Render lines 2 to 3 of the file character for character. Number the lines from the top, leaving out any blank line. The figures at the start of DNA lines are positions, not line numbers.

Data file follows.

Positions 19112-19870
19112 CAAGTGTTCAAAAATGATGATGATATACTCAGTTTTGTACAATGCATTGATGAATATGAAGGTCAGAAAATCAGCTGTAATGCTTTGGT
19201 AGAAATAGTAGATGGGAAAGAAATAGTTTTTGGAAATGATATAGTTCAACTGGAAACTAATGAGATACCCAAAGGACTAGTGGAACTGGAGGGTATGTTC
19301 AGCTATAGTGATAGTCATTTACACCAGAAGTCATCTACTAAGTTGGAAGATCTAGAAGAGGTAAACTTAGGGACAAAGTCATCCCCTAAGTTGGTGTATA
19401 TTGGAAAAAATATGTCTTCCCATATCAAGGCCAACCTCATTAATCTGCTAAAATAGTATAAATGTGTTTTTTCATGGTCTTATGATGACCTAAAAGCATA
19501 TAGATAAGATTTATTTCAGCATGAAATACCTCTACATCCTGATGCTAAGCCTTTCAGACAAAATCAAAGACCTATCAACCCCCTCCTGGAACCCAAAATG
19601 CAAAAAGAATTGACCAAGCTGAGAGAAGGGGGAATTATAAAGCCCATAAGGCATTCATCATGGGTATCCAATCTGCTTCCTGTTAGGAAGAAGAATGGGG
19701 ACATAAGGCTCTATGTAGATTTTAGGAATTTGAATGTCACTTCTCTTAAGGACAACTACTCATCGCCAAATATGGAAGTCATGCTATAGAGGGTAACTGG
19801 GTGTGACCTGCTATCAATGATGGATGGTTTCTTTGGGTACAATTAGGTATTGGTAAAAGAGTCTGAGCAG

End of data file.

19112 CAAGTGTTCAAAAATGATGATGATATACTCAGTTTTGTACAATGCATTGATGAATATGAAGGTCAGAAAATCAGCTGTAATGCTTTGGT
19201 AGAAATAGTAGATGGGAAAGAAATAGTTTTTGGAAATGATATAGTTCAACTGGAAACTAATGAGATACCCAAAGGACTAGTGGAACTGGAGGGTATGTTC